Enjoying wine is just one part of the ceremony like process that includes selecting the wine, bringing it home in wine totes, decanting it, pouring a glass with care, taking a whiff of its bouquet and finally taking that slow sip of indulgence.  The reason a slow decanting is vital to catching that perfect moment in a wine is because no two wines require the same amount of time to bloom fully. This means that making the decanting go too fast would easily mean blowing right past the ideal moment.  While aerators and specifically designed decanters may aid the process, it is best to keep an eye and nose on a wine while it heats up to closer to room temperature and releases its aromas.

                 

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Entertaining Differances

by Rhino Wino on October 25, 2011

Having guests and entertaining are broad terms; they really do not say to be able to give to advice on. A more specific definition, especially of the guests needs to be given for any advice, because it is really the guests that dictate the wine selection and etiquette of the evening. Hosting a dinner party for parents or in-laws for example is almost bound to be a little more formal than a simple cheese and wine thing with some friends. The difference between these two events is like night and day when the wine selection is concerned. 

                A simple gathering of friends can involve an adventurous new wine; a risk may not be as good of an idea with guests to impress.  This is not to say that a conservative, tried and true wine is the only way to serve parents, but maybe have one on hand just in case.  Friends on the other hand are likely to enjoy anything from the two bottle wine bags because they are having a good time. But of course it is a matter of knowing the guests and some idea of what they would want in either a fun evening or a formal dinner.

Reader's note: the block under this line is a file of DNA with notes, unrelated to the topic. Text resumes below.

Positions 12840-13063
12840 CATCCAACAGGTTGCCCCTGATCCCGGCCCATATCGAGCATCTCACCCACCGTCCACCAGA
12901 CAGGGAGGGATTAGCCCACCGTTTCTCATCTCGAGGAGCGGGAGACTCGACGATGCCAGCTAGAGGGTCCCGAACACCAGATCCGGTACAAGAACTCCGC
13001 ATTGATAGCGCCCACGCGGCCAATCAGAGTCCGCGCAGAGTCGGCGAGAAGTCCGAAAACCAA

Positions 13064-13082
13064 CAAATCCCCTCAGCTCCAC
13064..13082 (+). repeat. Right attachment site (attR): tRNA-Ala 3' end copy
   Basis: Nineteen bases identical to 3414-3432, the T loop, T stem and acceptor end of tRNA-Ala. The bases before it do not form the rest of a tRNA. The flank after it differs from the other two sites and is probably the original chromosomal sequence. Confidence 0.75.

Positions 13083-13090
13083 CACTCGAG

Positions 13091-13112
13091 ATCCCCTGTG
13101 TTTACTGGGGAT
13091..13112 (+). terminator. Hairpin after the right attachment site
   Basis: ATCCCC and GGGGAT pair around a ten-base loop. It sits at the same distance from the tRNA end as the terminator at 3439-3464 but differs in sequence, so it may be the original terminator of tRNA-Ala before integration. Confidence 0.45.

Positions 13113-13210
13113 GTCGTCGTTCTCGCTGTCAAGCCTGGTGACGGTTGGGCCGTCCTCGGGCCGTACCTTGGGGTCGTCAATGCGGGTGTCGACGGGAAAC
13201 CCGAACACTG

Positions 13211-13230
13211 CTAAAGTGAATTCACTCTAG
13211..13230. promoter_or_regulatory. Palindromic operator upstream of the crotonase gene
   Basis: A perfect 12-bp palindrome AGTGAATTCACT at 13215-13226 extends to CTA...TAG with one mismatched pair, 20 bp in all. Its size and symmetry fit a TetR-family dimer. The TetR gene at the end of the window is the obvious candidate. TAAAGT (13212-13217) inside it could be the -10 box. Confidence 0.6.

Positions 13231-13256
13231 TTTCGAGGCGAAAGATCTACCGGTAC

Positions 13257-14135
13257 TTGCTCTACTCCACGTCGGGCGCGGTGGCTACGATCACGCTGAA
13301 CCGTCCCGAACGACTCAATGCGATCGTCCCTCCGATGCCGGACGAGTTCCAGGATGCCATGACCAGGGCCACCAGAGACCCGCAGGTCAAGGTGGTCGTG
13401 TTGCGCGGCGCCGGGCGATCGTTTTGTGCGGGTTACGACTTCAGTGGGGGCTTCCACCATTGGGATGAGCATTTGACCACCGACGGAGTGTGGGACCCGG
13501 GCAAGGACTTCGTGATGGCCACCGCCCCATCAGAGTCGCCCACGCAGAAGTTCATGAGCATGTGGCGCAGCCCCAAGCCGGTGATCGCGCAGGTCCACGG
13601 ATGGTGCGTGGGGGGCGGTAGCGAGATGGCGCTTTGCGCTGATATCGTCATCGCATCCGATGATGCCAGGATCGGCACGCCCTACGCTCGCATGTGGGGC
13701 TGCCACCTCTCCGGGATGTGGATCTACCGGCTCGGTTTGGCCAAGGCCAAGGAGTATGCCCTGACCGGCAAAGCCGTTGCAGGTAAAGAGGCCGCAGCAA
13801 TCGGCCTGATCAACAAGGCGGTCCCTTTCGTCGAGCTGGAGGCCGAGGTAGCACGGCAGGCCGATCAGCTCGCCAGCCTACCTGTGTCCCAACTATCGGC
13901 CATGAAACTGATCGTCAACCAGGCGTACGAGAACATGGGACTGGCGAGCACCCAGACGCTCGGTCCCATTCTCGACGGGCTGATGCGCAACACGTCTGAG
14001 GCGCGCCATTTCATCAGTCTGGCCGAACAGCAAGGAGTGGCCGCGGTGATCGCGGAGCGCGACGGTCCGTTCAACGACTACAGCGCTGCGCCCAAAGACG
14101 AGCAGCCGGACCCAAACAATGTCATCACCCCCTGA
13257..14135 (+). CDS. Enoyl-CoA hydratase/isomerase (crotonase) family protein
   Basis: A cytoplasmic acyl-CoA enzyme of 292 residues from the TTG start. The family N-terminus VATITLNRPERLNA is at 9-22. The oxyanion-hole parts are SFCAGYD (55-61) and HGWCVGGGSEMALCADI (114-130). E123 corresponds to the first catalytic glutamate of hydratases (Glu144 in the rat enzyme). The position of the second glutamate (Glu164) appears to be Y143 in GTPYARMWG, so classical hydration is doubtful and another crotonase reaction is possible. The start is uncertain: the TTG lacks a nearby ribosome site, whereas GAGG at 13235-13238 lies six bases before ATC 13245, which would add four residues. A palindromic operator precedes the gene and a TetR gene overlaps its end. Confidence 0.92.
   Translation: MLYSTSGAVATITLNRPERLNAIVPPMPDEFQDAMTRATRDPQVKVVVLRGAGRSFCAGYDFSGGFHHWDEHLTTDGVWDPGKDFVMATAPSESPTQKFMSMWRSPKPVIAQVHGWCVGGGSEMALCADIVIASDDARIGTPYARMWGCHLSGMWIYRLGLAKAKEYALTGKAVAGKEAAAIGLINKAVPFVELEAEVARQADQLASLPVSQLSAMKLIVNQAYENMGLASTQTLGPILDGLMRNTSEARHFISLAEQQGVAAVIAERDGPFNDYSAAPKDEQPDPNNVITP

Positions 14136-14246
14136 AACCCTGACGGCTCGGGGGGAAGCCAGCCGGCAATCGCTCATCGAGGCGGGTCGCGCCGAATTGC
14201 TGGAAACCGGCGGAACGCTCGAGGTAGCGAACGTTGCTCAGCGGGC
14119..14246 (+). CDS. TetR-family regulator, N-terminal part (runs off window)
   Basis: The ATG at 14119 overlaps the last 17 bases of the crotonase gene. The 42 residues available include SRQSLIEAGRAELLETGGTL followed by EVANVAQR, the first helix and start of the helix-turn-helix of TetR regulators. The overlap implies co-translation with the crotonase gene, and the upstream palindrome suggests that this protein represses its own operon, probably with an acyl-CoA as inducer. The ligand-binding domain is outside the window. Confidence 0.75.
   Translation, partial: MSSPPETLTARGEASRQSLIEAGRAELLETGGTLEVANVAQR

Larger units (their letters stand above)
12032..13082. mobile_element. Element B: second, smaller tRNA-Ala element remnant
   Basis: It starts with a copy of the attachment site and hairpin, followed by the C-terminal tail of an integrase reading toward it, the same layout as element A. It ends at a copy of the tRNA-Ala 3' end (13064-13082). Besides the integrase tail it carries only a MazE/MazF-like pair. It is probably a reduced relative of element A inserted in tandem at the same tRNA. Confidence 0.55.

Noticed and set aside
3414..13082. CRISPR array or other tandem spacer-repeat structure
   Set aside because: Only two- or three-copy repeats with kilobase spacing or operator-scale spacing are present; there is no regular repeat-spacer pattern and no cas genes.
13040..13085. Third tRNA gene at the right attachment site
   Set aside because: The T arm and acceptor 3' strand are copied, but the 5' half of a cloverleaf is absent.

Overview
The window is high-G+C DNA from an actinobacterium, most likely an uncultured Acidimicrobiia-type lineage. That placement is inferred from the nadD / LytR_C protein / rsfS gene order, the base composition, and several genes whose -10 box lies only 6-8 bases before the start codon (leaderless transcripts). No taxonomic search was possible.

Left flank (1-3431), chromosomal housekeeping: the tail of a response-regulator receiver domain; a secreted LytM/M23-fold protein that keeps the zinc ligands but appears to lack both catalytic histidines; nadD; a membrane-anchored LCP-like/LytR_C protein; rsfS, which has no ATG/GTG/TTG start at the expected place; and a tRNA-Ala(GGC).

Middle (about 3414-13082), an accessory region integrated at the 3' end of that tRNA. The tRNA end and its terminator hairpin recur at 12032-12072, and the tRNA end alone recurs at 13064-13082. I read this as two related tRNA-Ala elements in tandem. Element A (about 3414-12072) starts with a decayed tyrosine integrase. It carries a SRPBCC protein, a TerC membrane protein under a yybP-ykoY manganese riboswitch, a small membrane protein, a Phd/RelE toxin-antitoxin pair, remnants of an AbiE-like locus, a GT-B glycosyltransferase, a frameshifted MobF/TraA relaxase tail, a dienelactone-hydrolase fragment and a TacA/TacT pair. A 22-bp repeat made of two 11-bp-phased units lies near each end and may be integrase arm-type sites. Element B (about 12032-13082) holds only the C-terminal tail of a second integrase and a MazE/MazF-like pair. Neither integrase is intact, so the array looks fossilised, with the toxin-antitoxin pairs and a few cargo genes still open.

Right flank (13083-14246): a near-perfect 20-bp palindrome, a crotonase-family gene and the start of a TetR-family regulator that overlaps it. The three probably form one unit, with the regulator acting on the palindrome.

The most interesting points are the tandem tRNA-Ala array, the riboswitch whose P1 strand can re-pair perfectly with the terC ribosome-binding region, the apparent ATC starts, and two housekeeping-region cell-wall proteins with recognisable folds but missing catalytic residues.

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Record Wine Exports for California

by Rhino Wino on October 24, 2011

Last year saw a hike in wine exports like the US has never seen before. Thanks to a budding market in Asian countries as well as a still growing recognition for American made wine have combined with a higher domestic consumption to put a bit of a strain on California’s wine makers and a bit of a price jump on American wine.

                Not long ago, wine from California was looked upon as low quality and lacking in art. This is a drastic change from 2011 where it is being elevated to something closer to a luxury item.  After winning over some well-known wine lovers, Californian wine was given a chance to be ranked and compared to French wine, where it has since flourished.

                A growing middle class in China is also a key player in this last year’s 123% demand from 2010. That is almost a quarter increase from the previous year. To the growing Asian market California wine is held as something of a gold standard and is sought after as a show of new found wealth. Picking some homegrown wine for those three bottle wine bags may be a little more expensive in years to come thanks to this striking increase in export demand, but many fans believe wine makers will keep a soft spot for loyal, local customers.

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Orange Wine

by Rhino Wino on October 20, 2011

Normally there is only two options when picking a wine, white or red. But an ancient technique used to make a white wine for the red wine lover’s palate is making a comeback. While technically a white, orange wine is becoming more and more popular as the common person’s taste for wine becomes more developed.

                Finding orange wine can be a real challenge though, if found it is a good idea to fill those six bottle wine carriers.  Orange wine is a great choice for parties or those that like both white and red wine because of having tannin structure similar to a red but with flavors more like a white. This bridging of the two typical wine varieties is achieved by leaving in the skins of the grapes just a little longer than typical and by oxidizing the wine a little for good measure.  Normally oxidizing wine is thought of as a bad thing, but when done in a controlled environment it can make a white wine with a tannic character and beautiful coppery color. Don’t expect to find a bottle of orange wine for cheap, but also expect the wine to live up to its price as making orange wine is a very painstaking process that is not undertaken by winemakers lightly.